Colombia | Left-wing candidate Gustavo Petro elected president

(Bogota) This is a historic vote: opponent Gustavo Petro on Sunday became the first left-wing president in Colombia’s history, with ambitions to “change” a country in crisis that has never seen such a change.

Posted at 9:24 am
Updated at 6:48 p.m

Herve BAR
Media Agency France

Mr Petro, 62, won 50.45% of the vote versus 47.30% for his competitor, businessman Rodolfo Hernandez, according to official results of Sunday’s second round of presidential elections, accounting for 99.95% of the votes counted.

With 11.2 million yes votes, the senator is almost 700,000 votes (10.5 million) ahead of the businessman, who was surprisingly qualified in the first ballot on May 29 and had ousted the right-wing candidate. Voter turnout was 58%, the highest since the turn of the century.


The elected candidate Gustavo Petro

“Inevitable Change”

“Today is a holiday for the people. Let him celebrate the first popular victory,” the 62-year-old senator, ex-guerrilla and former mayor of Bogota celebrated on Twitter.

“May so much suffering be healed by the joy that is flooding the heart of the country today,” Mr Petro continued.

Photo Ivan Valencia, Associated Press

Defeated candidate Rodolfo Hernandez

“I accept the result as it is,” Mr. Hernandez said in a short live stream on Facebook from his home.

“I wish the Dright Gustavo Petro for knowing how to run the country and being faithful to his anti-corruption speech,” he concluded with a downcast face.

Outgoing Conservative President Ivan Duque said on Twitter he called the winner “to congratulate him” and agreed to “meet him in the coming days to start a smooth, institutional and transparent transition”.

Mr Petro’s victory marks the first time an Afro-descendant will become the country’s vice president: the charismatic Francia Marquez, 40, a humble villager-turned-environmental activist who has played a huge part in the campaign as a running mate for the candidate.

The announcement of these results caused cheers in the large auditorium in central Bogota, where Mr. Petro’s campaign team organized their election night with music and shows and sang campaign slogans on the big screen: “With Petro, change is inevitable” or “All of Colombia wins.” “.

“We’re finally going to change,” said Lusimar Asprilla, 25, on site. “This is the change that the entire Colombian people has been aspiring to for more than a hundred years,” said Edgar Sarmiento, a 72-year-old retiree.

Many challenges

This presidential election marks the defeat of the conservative and liberal elites who have held power in Latin America’s fourth economy for two centuries.

The two first-round qualifiers prevailed with a disruptive and “anti-establishment” speech, Mr. Petro (40%) delivered a “progressive” and social pro-“life” speech, while Mr. Hernandez (28%) promised to put an end to corruption, a widespread disease in the country.

The fight between the two men was particularly bitter, with a campaign of accusations of all kinds, misinformation and countless blows. The latest polls, released a week ago, showed the two men were almost level.

As in the first round, no major incident disturbed this second round, which was overseen by a cohort of observers and international missions.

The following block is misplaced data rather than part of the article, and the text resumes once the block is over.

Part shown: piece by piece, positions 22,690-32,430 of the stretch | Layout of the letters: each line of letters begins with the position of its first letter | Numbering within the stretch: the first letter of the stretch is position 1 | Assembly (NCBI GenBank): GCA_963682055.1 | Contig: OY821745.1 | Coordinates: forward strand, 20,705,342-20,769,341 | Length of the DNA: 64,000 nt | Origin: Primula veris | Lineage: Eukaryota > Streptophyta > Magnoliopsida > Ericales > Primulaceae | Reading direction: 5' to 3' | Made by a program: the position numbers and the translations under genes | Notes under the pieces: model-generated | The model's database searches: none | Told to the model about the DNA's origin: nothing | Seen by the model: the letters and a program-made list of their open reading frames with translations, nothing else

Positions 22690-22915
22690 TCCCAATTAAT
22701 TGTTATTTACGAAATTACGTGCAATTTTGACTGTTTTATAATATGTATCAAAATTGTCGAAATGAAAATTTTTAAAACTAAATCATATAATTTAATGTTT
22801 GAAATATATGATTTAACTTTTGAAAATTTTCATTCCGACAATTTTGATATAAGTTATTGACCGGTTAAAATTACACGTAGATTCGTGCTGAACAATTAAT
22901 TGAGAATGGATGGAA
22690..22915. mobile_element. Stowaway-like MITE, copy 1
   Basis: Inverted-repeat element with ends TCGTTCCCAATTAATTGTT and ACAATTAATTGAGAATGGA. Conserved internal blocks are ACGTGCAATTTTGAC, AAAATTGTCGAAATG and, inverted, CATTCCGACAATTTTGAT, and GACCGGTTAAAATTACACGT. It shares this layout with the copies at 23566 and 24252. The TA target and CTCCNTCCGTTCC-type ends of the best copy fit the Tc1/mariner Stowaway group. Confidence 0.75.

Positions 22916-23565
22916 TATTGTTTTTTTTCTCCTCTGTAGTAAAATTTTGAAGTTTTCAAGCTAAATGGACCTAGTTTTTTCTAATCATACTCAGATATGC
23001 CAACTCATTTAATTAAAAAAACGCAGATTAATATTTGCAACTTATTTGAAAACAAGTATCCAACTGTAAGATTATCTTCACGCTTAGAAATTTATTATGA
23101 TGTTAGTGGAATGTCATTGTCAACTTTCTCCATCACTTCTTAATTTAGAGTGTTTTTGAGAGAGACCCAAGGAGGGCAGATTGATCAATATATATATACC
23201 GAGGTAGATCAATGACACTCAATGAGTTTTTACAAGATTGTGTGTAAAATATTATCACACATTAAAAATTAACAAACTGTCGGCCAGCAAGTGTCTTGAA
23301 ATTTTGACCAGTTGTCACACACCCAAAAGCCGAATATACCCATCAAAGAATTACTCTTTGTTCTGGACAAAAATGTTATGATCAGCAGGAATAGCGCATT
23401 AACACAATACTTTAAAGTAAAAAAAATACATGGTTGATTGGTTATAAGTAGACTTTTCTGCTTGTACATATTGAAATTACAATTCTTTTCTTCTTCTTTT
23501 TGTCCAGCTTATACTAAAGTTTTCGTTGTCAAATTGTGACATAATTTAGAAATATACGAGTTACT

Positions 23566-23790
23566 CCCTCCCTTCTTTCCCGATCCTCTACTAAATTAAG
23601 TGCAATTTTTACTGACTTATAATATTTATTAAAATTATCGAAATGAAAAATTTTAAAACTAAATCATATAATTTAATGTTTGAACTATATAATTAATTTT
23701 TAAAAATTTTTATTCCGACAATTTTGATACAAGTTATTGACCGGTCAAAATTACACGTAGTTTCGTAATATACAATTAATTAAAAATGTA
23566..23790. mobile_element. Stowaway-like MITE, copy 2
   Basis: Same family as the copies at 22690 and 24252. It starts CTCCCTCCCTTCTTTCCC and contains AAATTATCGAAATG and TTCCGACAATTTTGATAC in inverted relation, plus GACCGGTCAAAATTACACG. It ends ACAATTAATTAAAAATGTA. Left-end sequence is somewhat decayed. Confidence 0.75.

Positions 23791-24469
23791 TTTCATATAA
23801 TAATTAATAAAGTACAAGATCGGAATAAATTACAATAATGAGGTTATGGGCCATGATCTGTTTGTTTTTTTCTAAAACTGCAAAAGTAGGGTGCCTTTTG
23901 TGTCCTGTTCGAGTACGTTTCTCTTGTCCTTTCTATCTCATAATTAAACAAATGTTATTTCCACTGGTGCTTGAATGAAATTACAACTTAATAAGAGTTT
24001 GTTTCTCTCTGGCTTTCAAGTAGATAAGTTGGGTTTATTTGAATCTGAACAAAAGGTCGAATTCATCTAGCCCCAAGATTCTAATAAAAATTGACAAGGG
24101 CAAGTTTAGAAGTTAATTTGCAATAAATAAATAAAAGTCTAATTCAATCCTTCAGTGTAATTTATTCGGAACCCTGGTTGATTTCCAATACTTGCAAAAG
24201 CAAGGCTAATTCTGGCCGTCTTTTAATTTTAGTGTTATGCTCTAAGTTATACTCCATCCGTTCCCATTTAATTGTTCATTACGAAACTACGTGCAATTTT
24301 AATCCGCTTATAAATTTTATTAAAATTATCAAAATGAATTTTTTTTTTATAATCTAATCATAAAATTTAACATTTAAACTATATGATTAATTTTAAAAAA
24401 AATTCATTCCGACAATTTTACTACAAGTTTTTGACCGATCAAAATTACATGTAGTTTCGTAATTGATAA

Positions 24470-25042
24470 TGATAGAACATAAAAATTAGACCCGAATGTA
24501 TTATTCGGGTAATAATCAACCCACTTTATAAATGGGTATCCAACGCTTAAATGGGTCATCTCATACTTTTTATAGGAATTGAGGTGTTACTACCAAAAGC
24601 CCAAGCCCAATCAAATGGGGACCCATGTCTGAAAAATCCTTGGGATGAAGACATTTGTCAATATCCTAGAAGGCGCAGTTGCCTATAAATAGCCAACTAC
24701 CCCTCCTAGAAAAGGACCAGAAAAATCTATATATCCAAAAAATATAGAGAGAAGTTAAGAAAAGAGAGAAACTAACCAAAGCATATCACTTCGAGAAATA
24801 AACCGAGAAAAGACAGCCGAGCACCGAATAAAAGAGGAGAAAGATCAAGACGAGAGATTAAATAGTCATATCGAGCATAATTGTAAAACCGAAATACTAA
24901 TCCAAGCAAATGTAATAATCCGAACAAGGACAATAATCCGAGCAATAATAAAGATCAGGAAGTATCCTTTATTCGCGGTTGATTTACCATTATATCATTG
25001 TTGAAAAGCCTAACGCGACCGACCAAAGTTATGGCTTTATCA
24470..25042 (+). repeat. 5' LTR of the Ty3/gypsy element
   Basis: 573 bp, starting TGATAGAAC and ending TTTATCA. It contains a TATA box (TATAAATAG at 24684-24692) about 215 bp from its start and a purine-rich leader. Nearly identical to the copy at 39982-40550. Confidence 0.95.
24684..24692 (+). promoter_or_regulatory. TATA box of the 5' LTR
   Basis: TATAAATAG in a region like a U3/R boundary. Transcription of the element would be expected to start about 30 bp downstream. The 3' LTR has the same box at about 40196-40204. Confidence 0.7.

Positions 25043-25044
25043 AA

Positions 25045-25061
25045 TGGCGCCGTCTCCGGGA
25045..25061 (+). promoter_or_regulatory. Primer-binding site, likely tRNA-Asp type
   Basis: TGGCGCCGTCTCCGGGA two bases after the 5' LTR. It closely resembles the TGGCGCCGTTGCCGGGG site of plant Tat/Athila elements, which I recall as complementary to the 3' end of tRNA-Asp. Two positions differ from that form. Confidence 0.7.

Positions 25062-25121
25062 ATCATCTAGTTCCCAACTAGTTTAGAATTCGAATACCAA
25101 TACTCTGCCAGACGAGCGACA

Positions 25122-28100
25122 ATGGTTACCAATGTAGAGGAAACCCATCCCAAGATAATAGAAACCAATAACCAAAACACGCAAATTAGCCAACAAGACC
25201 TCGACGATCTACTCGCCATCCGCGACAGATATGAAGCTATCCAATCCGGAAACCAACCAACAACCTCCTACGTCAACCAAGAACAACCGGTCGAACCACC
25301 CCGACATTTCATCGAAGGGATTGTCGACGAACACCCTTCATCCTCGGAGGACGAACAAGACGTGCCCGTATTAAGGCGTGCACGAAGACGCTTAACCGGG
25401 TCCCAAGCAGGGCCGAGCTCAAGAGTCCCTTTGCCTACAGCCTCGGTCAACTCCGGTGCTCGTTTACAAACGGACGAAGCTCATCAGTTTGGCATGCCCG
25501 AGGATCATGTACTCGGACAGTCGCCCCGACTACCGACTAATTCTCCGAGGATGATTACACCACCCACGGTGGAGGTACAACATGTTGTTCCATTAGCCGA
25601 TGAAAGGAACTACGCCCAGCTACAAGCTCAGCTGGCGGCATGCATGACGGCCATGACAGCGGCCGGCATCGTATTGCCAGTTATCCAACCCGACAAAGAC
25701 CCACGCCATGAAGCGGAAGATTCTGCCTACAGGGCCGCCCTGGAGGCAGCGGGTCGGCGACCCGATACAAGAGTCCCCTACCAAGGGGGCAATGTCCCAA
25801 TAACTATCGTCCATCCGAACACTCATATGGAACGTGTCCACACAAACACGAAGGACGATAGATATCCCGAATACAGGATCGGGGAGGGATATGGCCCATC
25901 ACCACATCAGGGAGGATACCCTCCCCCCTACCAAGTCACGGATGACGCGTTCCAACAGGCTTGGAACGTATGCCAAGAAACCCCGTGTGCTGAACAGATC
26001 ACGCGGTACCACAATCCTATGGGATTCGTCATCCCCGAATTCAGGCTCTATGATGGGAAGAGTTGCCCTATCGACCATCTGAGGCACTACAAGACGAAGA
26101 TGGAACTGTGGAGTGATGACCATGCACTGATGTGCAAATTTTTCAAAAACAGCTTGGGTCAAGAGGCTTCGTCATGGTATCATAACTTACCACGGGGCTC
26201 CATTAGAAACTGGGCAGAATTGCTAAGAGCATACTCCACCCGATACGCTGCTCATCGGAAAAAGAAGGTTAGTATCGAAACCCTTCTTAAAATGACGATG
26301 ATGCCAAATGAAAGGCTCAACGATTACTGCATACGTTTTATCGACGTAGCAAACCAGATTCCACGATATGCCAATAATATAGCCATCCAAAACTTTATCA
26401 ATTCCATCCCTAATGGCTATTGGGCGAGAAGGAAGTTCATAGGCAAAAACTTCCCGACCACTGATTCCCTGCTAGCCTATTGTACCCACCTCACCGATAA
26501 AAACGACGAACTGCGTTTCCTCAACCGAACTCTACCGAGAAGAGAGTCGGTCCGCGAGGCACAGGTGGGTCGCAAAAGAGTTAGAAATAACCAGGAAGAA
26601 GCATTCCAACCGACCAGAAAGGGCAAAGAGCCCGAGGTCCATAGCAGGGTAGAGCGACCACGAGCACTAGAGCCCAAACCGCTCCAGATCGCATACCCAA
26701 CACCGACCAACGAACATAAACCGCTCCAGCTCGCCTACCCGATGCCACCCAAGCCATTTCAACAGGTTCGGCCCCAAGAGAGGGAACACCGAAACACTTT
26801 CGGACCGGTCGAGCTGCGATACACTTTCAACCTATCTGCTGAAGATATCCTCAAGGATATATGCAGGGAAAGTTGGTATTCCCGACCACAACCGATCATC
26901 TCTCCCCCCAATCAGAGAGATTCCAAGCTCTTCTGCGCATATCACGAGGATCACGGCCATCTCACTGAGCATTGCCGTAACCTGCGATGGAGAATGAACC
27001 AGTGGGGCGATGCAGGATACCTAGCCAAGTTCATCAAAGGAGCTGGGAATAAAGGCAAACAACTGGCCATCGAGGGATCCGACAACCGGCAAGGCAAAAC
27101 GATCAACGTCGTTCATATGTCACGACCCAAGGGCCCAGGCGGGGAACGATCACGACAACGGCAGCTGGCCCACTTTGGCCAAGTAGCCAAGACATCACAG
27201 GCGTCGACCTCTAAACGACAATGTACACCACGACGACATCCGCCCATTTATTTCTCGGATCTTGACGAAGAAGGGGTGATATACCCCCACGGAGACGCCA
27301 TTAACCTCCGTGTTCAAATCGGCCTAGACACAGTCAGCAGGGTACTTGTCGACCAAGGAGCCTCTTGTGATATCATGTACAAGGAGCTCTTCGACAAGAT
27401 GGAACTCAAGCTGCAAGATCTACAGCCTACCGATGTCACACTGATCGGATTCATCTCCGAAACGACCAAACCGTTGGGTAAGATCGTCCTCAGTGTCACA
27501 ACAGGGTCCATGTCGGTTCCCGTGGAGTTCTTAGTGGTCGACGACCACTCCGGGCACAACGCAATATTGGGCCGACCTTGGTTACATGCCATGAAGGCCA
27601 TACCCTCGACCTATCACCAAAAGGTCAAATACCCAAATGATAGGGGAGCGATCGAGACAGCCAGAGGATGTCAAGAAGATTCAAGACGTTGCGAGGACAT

The European Union (EU), which had a mission on the ground, congratulated Mr Petro and his running mate on their victory and this “change which is part of democracy”, according to their Ambassador Gilles Bertrand.

The close-result hypothesis has raised concerns in recent days, as the Petro camp has expressed doubts about the reliability of the voting process and, in particular, the counting software.


Almost 320,000 police officers and soldiers will ensure the security of the election under the watchful eyes of many international observers.

This election came against the backdrop of a deep post-pandemic crisis in the country, a severe recession, brutally repressed anti-government demonstrations and an increase in violence by armed groups in the countryside.

This is the third time Mr Petro has run for president, the last time being in 2018.

After scouring the country with a hundred meetings before the first round, he has spent the last three weeks trying to get closer to ordinary Colombians in an attempt to correct his image as a man who talks too much, is too authoritarian or has messianic tendencies towards his opponents .

“I have dedicated my career to the fight for social justice, against inequality and corruption,” the father of six recalled in the past few days and promised to “govern with love and not with hate,” a “system that was run for it.” to reform many years by the same people”.

Mr Petro vowed to strengthen the state, reform the pension system and taxes to bring in the richest wages. Their first action will be to suspend oil production and start the energy transition as soon as possible.

“A significant part of the country,” particularly frightened by its far-left past, “didn’t want Petro as president,” stresses Sergio Guzman, adviser on Colombia’s risk assessments.

He will also have work to do to govern with a divided parliament in which his historic Pact coalition is certainly the first force but remains a usual stronghold of Conservatives and Liberals.

According to the same analyst, he must also overcome reluctance within the army, of which he will become supreme leader, to confront inflationary pressures and weak and politicized institutions.

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